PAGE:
Listen In: Corvus Founder on Growing an InsurTech & More Insights
Corvus Founder and CEO Phil Edmundson sat down (virtually) with VentureFizz to discuss his business beginnings, innovation in insurance, and what makes Corvus successful.
If you’re looking to hear more on all those topics, plus paper route nostalgia, the early pitfalls of cyber insurance, and where insurtech can go from here, listen to the full podcast on VentureFizz.com.
In the meantime, we’ve pulled some of our favorite insights from the podcast to share while you find your headphones:
VF: Tell Us About Some of the Lessons You’ve Learned in Building a Business?
PE: I learned there’s a big element of trust in the commercial insurance business, and meeting people is really important. You have to like — and want — to get on the road. You have to reach out to people who have never heard from you before and share. What informs me at Corvus is an inclination I had before, which is to be very generous with what I know. People appreciate that. The openness I have always tried to use in my career is very present in the tech industry. Share the best practices and don’t pretend you’re so much smarter than everyone else — because you’re not.
VF: Let’s Talk About Corvus: How Did You See This Opportunity and Start Building the Company?
PE: There was an immense amount of opportunity in our business to use new forms of data, and tech enabled that data so that it could help us to predict and prevent commercial insurance claims. There are different types of insurtech companies, some of them focus on the servicing side, or automation or efficiency. Some of them focus on how to manage claims better, but we have gone after the biggest piece which is underwriting — more than sixty cents on the dollar is spent on the result of underwriting, which is claims. Understanding that aspect of the business and using data to better perform on those metrics, to me, seemed like the most compelling opportunity.
VF: What Was the Industry Like — Did They Have the Data and the Tools — When You Started Corvus?
PE: The industry was doing what I had seen it do with other new products. I’ve had a front row seat to how the insurance industry responds to new technology, and the way the industry did that typically was to look at the type of insurance that was closest to the new category of risk, overprice a lot, and offer very restrictive coverage. Even as recently as five or six years ago, cyber insurers were using very old fashioned techniques, applications that were modelled after other types of professional liability, but it’s really a combination of first and third party coverages. In any case, that’s where it usually resided in big insurance organizations. It was overpriced. Insurers were all running thirty percent loss ratios and making lots of money. No one was trying to use new data to improve the situation.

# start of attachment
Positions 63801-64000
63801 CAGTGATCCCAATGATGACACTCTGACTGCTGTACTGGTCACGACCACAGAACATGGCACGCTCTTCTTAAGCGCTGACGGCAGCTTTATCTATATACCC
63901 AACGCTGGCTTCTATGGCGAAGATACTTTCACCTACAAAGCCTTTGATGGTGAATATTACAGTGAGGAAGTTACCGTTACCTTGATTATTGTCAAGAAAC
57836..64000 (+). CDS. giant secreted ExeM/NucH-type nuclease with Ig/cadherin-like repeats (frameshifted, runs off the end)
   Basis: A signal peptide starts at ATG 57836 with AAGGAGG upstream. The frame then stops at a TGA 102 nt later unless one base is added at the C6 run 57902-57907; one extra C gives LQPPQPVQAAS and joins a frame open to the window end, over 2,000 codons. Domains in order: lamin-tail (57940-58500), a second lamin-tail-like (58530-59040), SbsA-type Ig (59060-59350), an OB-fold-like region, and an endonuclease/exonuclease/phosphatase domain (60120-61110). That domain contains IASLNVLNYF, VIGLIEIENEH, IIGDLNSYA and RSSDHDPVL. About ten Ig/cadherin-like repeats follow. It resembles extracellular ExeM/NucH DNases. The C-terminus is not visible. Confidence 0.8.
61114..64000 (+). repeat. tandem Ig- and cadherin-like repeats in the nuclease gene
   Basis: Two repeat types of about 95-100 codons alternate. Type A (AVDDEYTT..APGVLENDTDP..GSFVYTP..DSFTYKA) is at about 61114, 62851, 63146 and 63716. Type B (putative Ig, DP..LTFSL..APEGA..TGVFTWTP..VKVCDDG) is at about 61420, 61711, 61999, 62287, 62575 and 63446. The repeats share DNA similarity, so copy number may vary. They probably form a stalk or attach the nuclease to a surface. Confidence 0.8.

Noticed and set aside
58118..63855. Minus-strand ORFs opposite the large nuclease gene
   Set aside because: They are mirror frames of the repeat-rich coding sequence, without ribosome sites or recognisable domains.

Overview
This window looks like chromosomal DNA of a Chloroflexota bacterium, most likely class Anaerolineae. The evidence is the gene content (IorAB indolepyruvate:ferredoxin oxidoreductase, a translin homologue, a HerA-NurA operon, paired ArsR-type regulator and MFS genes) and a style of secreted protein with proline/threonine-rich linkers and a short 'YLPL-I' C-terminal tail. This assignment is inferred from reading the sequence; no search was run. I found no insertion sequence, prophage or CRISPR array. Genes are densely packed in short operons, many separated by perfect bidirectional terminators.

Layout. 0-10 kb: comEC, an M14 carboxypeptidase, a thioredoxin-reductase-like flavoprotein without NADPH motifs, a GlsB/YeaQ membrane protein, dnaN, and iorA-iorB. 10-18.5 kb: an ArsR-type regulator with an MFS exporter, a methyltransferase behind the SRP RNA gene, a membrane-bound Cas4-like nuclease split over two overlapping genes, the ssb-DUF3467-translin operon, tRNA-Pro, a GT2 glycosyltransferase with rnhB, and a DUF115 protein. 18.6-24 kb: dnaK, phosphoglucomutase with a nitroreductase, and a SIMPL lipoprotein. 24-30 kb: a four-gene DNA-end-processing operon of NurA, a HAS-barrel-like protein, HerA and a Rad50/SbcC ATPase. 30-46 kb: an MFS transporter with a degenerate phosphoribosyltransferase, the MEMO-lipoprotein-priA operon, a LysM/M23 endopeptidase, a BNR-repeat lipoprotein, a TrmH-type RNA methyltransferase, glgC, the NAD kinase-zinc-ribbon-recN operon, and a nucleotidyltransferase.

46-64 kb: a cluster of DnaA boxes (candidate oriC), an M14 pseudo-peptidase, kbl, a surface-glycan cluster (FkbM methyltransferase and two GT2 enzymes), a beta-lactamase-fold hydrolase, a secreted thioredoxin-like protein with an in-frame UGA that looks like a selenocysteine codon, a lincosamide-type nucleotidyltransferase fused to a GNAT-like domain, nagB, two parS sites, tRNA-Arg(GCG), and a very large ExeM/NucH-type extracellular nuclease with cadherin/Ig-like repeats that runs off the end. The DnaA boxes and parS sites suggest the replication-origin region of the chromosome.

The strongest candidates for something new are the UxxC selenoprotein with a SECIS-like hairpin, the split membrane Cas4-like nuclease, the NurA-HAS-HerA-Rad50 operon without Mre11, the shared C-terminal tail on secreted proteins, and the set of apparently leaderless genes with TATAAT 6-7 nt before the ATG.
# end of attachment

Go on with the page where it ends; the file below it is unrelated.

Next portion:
VF: What Areas Are Still Ripe for Disruption In InsurTech?
PE: There’s a lack of good digital platforms to share information with clients. Everyone buys insurance, but nobody likes to buy insurance. Commercial insurance is almost worse than buying personal insurance, because you don’t want to be the person that buys the wrong commercial insurance for an entire organization, especially if your claim isn’t covered. Buyers want benchmarking tools, scores, and advice. They want to make decisions better — and the use of data can be so prominent in this field. That alone —since I’ve worked running a brokerage firm — stands out to me as an exciting place to bring new technology.
Hooked? Click here for the full podcast!
The rise of remote work and growing concerns over ransomware acted as partners-in-crime to get organizations to hone in on risk mitigation efforts over the past couple years. Through compiling our Risk Insights Index, we found that with certain initiatives — safer or reduced usage of RDP, growing use of email security tools, and other measures taken to limit the impact of threat actors — businesses are more prepared than a year before and ready to play defense. Those efforts are borne out in our finding that the rate of companies who pay a ransom when attacked with ransomware fell by half within a year.
The whisperings of “firming rates” start first, quietly in business meetings, then published in industry reports. Soon to follow, rumblings of a “hard market” are brought to the conversation. It’s cyclical in nature, and we see it across all insurance lines at one point or another. For years, Cyber Insurance stretched far and wide with “soft” market conditions, remaining highly profitable. Now that period of growth, with exceedingly available coverage and inviting terms, has stalled in the face of a hard market.